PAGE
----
Plant hunters - the raiders of the lost parks
31st August 2017
They fought off bands of marauding bandits, pirates, pestilence and dangerous terrain in tales that would put Indiana Jones to shame!
Now Harrogate Autumn Flower Show is paying tribute to a band of brave hunters, who risked life and limb to bring us plants from around the world.
The theme for this year’s autumn show (15 – 17 September 2017) is Postcards from the Hedge, inviting visitors to travel the world in their garden by tracing the global ancestry of many of our most popular plants.
One of the intrepid explorers to feature in the show’s new exhibition is Reginald Farrer, who travelled from his home in Clapham, North Yorkshire, to Asia in search of new species. Regarded by many as the ‘father’ of the British rock garden, Farrer was renowned for his eccentricities and unorthodox approach, including a habit of using a shotgun to spread seed on rock cliffs to achieve a natural effect.
Other raiders of the lost parks include Scottish born David Douglas, who journeyed to North America in 1823 living in tents and deerskin lodges, and travelling thousands of miles on foot, on horse and by canoe. Douglas was killed in Hawaii aged 35 after falling into a pit. His lasting legacy is, of course, the Douglas Fir.
Ernest ‘Chinese’ Wilson was perhaps the most famous and prolific of the plant hunters. He brought back over 300 different species from China, including one of the most popular flowers of all time, Lilium regale or the regal lily.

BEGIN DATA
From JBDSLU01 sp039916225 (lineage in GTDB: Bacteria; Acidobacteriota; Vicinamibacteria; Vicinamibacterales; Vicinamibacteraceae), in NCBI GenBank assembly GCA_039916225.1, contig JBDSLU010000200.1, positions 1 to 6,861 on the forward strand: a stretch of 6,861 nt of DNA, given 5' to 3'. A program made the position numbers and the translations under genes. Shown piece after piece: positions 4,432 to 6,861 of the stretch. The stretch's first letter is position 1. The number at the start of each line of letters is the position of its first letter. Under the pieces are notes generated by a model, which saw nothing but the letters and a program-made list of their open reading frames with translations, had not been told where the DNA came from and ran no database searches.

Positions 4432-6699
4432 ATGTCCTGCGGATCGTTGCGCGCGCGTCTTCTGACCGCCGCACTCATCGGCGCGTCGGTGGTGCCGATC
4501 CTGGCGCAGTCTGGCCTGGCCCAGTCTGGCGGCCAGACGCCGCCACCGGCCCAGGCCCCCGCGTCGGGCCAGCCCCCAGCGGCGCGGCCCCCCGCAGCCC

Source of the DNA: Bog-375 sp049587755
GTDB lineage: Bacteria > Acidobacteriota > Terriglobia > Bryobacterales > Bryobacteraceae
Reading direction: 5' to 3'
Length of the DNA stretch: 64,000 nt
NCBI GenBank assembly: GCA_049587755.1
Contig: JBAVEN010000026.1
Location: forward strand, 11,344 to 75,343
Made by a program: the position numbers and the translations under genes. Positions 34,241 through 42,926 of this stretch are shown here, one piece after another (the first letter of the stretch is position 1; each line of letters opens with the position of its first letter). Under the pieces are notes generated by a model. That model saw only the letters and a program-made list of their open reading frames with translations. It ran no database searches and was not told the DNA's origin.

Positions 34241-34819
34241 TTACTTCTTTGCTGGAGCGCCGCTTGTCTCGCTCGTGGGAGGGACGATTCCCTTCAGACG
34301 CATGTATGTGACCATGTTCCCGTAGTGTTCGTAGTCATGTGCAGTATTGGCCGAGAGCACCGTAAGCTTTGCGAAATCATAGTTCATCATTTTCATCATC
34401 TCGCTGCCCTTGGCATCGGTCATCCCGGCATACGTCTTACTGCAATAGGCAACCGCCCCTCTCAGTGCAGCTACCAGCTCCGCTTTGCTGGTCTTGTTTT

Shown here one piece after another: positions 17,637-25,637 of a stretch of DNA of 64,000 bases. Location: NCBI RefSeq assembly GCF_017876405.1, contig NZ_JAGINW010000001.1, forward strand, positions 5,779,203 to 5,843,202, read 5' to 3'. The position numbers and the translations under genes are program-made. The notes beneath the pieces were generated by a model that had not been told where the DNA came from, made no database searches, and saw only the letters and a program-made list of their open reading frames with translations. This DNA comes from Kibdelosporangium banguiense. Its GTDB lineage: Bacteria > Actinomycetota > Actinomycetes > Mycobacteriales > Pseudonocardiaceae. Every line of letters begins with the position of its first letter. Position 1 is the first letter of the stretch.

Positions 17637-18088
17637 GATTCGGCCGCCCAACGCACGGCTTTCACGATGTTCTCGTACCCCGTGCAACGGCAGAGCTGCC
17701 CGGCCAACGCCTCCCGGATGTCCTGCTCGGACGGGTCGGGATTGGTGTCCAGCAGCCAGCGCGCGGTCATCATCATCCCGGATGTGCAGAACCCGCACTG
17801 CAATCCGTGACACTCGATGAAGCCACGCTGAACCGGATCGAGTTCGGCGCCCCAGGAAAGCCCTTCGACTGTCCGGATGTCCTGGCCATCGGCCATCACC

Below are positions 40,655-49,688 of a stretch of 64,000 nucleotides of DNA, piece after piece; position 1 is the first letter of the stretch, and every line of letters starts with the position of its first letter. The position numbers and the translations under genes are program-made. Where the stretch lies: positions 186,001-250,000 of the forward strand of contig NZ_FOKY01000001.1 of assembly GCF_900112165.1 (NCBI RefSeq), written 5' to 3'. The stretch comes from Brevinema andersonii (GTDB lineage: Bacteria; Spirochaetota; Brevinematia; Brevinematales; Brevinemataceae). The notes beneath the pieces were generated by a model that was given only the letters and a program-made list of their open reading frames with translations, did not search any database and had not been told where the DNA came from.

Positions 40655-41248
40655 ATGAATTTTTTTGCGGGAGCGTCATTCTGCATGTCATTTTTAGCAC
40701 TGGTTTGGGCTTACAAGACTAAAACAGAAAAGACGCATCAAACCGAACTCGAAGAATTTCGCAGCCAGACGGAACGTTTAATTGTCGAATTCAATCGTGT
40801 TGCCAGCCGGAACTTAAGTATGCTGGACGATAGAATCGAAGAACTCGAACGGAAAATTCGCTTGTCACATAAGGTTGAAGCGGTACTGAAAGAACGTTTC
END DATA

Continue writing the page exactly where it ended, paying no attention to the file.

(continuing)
Harrogate Show Director Nick Smith said: “With the vast array of plant varieties now available to us, it is easy to forget that most of them have roots that reach the four corners of the globe and that a small band of dedicated people risked and, in some cases, lost their lives to bring us the exotic species to brighten our flower borders.
“We should also remember that less welcome invaders found their way to the UK during this great age of discovery - giant hogweed, Japanese knotweed, Himalayan balsam and Rhododendron ponticum were all brought to our shores for ornamental use, but are now regarded as serious threats to the British countryside.”
In addition to a range of travel-themed displays and exhibits throughout the show, Postcards from the Hedge includes special talks on the Plant Hunters by BBC Radio York gardening expert and former horticultural lecturer, Nigel Harrison. Lucy Cornwell, from the Non-Native Species Secretariat, will also be giving tips on how to recognise Britain’s most unwanted plants, and what you can do if you find them in your garden!
Staged at the Great Yorkshire Showground, the Harrogate Autumn Flower Show also features show garden borders, a giant vegetable competition, spectacular plant nursery displays and over 5,000 autumn blooms in Britain’s biggest exhibition by specialist gardening societies.
Tickets: Fri & Sat: £18.00 on the gate, £15.50 when purchased by Tuesday 5 September 2017. Sun: £16.50 on the gate, £14.00 in advance. Under 16s FREE when accompanied by an adult. PARKING IS FREE. Visit www.flowershow.org.uk or call 01423 546157.
1. Travelling through northern China in 1914, Reginald Farrer is said to have been just hours ahead of a notorious bandit army, who would almost certainly have killed him had he been discovered. He died, aged 40, on the Burmese/Chinese frontier in 1920 and is buried in Konglu.
Farrer’s books include The Garden of Asia (1904), My Rock Garden, his most influential title published in 1907, Alpines and Bog Plants (1908), In a Yorkshire Garden (1909), Among the Hills (1910), and The English Rock Garden (1919). His lasting legacy is also a spectacular display of plants from the Himalayas growing wild around Ingleborough and Clapham in North Yorkshire.